KTM, my boiler is custom made to fit into my outbuilding, the design is a combination of my old small boiler, several outdoor boiler designs and a LOT of web searches. Look in the 'Pictures of Your Stove' thread, I have two photos there.
I have the same problem with the coal 'bridging' over the base of burning coal. I have to knock holes or gently stir the hard top crust and it falls onto the hot coals and then the fire really takes off. This needs to be done about three hours after loading the coal, but I'm either gone or sleeping at this time.
I think the stoker stoves are the answer, but there is no way I will figure out how to install a stoker/feeder into my boiler. Much less find a source of good graded-sized coal here in SE Michigan. So I'm gonna live with it and try to figure it out.
Although, I could make an adapter to fit in the large loading door, with a feeder on the bottom and a smaller door above the feed..... Naw, not likely.
I'm surprised, like you, that the beautiful glowing-red bed of burnt-down coal doesn't actually produce enough heat to keep the water above 140*. I think the hot-coals stage of a fire from red oak has more heat output, but has a shorter life than coal.
KTM, like you I'm trying to get a consistant pattern with desired heat output, fuel loaded, blower settings, effective burn duration etc etc. I think it is going to be difficult with the warm weather extremes we are having, I think we could figure it out for say 15* nights with 25* days, if it would stay that way for a week or two. But the 35* nights with 45* days are hard to heat without overfiring the boiler. The real aggravation is when I don't load enough fuel and the fire is dead 8-10 hours later and I have to start with kindling and paper to get a fire going again.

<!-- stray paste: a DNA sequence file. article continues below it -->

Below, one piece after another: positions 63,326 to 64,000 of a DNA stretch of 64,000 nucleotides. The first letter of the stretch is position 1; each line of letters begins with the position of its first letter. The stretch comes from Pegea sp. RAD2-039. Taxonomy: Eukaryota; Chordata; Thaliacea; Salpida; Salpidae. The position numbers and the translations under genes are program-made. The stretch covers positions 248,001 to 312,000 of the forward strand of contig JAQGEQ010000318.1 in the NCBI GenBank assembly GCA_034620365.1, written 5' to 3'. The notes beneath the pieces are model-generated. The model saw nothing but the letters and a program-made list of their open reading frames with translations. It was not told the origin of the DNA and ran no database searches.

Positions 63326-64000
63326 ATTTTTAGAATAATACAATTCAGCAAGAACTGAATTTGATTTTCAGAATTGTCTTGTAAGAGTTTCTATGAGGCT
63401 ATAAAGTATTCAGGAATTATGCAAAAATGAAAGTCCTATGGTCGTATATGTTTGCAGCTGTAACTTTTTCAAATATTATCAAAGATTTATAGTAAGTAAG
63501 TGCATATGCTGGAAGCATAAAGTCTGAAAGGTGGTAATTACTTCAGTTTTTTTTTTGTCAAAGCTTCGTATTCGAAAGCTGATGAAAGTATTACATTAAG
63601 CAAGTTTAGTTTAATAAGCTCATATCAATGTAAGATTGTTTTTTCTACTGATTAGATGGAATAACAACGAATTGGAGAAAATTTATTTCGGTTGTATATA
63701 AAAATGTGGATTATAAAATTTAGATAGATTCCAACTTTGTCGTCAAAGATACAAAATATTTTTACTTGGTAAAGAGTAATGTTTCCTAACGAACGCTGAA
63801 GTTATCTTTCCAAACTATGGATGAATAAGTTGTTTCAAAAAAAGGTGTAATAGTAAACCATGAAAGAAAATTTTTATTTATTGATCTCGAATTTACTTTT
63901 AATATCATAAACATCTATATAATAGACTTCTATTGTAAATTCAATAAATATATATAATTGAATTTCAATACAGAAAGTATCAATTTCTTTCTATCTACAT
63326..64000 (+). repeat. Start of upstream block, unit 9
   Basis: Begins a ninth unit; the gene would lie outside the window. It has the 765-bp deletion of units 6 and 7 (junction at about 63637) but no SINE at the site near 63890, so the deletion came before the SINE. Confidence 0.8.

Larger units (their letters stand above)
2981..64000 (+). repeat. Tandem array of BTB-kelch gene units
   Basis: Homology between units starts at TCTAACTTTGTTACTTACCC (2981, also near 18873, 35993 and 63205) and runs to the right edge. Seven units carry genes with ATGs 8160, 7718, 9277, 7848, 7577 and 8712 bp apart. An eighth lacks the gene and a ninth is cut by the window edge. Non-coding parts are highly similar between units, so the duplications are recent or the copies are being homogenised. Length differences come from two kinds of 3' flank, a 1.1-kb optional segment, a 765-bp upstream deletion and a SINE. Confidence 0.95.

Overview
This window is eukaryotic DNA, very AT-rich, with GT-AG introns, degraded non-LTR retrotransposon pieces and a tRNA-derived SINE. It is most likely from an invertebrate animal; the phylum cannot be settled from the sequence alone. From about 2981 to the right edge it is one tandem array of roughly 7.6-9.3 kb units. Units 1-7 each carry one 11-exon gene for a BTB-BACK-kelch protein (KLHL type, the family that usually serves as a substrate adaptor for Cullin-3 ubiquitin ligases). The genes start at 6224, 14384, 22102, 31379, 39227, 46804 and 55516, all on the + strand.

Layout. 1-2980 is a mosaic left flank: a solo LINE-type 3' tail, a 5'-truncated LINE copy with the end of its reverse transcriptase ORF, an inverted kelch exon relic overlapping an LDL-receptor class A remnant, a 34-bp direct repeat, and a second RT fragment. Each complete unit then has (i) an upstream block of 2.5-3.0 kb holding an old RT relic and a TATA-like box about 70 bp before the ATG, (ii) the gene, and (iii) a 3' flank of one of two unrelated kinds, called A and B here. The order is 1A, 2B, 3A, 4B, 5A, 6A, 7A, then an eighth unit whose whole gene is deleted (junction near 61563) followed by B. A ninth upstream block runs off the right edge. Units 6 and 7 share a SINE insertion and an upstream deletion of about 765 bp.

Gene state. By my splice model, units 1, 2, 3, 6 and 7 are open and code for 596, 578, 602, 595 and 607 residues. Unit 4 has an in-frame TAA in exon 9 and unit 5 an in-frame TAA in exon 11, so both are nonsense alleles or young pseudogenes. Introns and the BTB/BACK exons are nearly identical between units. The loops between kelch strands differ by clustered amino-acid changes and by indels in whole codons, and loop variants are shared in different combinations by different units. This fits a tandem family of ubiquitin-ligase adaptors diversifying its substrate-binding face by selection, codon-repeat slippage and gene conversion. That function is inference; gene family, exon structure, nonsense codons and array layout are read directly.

I think with the warm nights rather than getting woke up from a 90* house, maybe you could half-load the coal, set the alarm for 0300 and reload for the rest of the night. At least you would not have to try to get back to sleep in a sauna!
I attached a photo of the firebox of my boiler. The grate on the bottom is 7" wide, and 48" long. The firebrick line the 'V' beside grate and the vertical sides of the box. The width from side to side [brick to brick] is 22". Right now I'm using about half the box, the back 24" has a firebrick 'dam' to keep the coal up front and the rear grates are covered to force all air up through the front bed of coal.
Sparky, I agree, I sure don't want to see 0* or below. I remember a week of highs in the 5* range and lows -15*, and it was rough! But that was when I was burning propane and only heating the house to 59*, now with a 70* house temp, I think the pipes in the walls won't freeze as easy. Got to love old farmhouses!!
Thanks again. Greg L
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Last edited by LsFarm
on Sat Feb 04, 2006 2:12 pm, edited 1 time in total.